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      Spontaneous rupture of primary splenic angiosarcoma: a case report and literature review

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          Abstract

          Background

          Primary angiosarcoma of the spleen is a rare mesenchymal malignant tumor of vascular origin often with a poor prognosis, due to its high metastatic potential. This disease often presents with atraumatic rupture and lethal hemorrhage.

          Case presentation

          We report a case of a 65-year-old man who presented with abdominal pain, anemia, thrombocytopenia, and palpable abdominal mass with unstable blood pressure. Laparotomy revealed a huge actively bleeding spleen, thus splenectomy was performed. Some liver metastasis foci were also found during the procedure. Histopathology diagnosis of the removed spleen was primary splenic angiosarcoma. The patient was discharged on the 10th day post operation with no complication.

          Conclusions

          Splenic angiosarcoma should be considered one of the differential diagnoses in patients with spleen parenchymal lesions. Definitive diagnosis requires laparotomy followed by splenectomy. In the majority of the patients with spleen angiosarcoma, metastatic diseases have already occurred at the time of laparotomy, so splenectomy is an approach more for diagnostic purpose rather than curative purpose.

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          Most cited references 28

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          Primary angiosarcoma of the spleen. A clinicopathologic study of 40 cases.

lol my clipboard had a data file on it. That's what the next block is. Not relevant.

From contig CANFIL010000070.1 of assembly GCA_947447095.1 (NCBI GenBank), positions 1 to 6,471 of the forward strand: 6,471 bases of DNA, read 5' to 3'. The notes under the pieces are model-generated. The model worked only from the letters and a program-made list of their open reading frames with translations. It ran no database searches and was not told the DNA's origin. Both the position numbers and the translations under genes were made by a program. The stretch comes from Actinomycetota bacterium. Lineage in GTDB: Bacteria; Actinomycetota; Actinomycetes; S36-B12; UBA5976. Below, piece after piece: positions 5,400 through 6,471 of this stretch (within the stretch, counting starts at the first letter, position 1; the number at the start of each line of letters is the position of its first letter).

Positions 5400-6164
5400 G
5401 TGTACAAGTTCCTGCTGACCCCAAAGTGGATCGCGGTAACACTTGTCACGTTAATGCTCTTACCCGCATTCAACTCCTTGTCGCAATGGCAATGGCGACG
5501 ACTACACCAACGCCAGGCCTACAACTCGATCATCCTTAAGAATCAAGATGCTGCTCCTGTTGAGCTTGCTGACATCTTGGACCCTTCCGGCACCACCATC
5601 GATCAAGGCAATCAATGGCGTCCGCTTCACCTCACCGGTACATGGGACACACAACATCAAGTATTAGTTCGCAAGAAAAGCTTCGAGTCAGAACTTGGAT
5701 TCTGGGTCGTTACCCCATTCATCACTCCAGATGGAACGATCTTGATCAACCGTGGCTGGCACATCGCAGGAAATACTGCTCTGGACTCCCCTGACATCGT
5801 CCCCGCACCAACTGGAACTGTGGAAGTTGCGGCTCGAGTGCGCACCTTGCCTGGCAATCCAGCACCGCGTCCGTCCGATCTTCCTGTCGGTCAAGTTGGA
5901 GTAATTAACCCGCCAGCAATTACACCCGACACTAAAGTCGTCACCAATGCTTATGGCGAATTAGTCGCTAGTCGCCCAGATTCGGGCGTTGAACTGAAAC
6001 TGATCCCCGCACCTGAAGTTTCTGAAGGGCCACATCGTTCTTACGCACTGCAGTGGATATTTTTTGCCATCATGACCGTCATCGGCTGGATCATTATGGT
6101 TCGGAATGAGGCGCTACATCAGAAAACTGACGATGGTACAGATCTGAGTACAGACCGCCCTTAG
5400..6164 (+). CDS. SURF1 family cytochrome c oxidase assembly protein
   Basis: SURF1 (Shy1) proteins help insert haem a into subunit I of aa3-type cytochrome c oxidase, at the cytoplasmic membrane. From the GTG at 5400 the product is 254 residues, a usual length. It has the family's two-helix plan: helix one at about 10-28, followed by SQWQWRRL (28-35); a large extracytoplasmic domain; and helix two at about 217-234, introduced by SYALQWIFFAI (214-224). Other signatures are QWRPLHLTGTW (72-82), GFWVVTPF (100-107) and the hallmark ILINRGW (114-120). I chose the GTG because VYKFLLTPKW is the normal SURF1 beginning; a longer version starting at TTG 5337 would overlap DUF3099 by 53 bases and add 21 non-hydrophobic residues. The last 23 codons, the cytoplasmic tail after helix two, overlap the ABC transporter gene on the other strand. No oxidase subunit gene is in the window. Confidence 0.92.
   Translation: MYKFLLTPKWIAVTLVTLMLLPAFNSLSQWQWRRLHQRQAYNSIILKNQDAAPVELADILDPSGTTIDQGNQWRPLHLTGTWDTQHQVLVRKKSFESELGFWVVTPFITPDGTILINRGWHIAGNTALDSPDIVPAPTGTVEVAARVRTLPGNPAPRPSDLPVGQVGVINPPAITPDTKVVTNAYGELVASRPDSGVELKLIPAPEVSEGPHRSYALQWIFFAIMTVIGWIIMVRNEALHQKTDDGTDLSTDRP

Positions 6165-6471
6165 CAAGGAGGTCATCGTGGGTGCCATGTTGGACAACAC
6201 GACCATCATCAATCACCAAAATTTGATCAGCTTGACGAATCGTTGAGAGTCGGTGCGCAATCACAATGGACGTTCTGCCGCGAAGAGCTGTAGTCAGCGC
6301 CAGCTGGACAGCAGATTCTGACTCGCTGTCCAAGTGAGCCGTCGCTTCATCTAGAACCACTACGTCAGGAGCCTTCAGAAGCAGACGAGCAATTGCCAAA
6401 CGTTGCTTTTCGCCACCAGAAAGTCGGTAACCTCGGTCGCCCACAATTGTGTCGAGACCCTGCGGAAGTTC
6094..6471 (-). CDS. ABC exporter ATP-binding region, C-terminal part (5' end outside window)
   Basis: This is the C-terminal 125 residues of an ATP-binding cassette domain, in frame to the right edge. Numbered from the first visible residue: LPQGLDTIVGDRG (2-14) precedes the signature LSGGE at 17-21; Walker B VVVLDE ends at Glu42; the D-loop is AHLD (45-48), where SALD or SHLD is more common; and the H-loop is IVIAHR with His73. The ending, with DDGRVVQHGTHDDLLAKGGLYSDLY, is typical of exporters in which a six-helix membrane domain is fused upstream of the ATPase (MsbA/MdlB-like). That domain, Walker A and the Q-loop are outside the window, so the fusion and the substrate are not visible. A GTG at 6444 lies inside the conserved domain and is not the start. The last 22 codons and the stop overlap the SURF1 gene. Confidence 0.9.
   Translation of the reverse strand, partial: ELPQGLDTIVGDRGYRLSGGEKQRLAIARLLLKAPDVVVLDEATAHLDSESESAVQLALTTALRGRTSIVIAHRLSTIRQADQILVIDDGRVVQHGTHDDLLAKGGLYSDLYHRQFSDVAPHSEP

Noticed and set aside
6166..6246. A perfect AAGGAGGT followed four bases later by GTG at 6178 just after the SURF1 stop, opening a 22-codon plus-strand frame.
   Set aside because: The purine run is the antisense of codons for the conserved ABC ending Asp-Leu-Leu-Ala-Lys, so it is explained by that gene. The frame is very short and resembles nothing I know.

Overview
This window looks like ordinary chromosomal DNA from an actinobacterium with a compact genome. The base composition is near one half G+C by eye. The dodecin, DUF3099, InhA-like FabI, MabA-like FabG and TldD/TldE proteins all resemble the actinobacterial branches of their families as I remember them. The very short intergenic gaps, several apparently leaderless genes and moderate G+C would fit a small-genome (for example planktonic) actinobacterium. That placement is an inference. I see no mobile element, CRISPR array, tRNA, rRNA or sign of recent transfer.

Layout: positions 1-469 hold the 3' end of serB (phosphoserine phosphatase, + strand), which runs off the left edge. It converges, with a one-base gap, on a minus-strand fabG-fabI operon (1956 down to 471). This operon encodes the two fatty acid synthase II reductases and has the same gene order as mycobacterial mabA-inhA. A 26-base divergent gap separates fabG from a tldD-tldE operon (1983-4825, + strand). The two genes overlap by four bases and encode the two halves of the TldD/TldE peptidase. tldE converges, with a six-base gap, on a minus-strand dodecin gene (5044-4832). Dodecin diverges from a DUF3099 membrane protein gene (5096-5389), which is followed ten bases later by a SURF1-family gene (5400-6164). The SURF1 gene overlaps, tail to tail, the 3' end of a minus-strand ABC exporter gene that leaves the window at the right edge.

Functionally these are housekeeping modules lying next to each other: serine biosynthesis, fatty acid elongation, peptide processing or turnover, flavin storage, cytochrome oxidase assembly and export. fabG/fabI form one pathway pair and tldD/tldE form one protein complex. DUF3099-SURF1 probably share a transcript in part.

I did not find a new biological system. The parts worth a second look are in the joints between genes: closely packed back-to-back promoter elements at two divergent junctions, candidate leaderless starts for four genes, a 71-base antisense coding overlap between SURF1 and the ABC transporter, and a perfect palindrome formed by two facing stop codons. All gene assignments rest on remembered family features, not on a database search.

Forty primary splenic angiosarcomas occurring in 21 men and 19 women, 19-84 years old (median 59 years) are reported. Patients presented with splenomegaly (35 of 38, 92%), abdominal pain (33 of 40, 83%), and systemic symptoms such as fatigue (2 of 40, 5%), fever (4 of 40, 10%), and/or weight loss (16 of 40, 40%). Five (13%) experienced splenic rupture associated with hemoperitoneum. Abnormal laboratory findings included cytopenia (31 of 34, 91%), leukocytosis (8 of 21, 38%), and thrombocytosis (1/39, 3%). Most spleens weighed 500-1,000 g (mean, 1,180 g). The cut splenic surfaces showed multiple hemorrhagic nodules that were frequently associated with infarction, although some had a diffuse pattern of involvement. Microscopically, there were a variety of histologic patterns displayed by the vasoformative component. A honeycomb or sponge-like pattern was common in some, whereas others simulated a cavernous hemangioma or normal splenic sinuses (pseudosinusoidal pattern). Papillary endothelial tufts and solid proliferations of spindled to round to epithelioid cells were also seen. Factor VIII-related antigen was detected in 19 of 23 cases, BMA-120 in 18 of 23, UEA-1 receptor in 18 of 23, and vimentin in 23 of 23 as well as CD68 antigen in 1 of 23 cases. S-100 protein and cytokeratin were not found in any of the 23 cases studied. Metastases in 22 of 32 patients (69%) were to the liver (13 patients), bone or bone marrow (7 patients), lymph nodes (1 patient), and brain (1 patient). Three patients had concomitant malignancies and one had a prior history of a mixed B-cell lymphoma 5 years previously that had been treated with chemotherapy. Follow-up in 38 patients revealed that 30 (79%) are dead at a median interval of 6 months (range 0-48 months) and 8 are alive 5-21 months after diagnosis. These findings indicate that splenic angiosarcoma is an aggressive neoplasm with a high metastatic rate and an abysmal prognosis. Recognition of the wide range of histologic patterns is of diagnostic value but no apparent prognostic significance.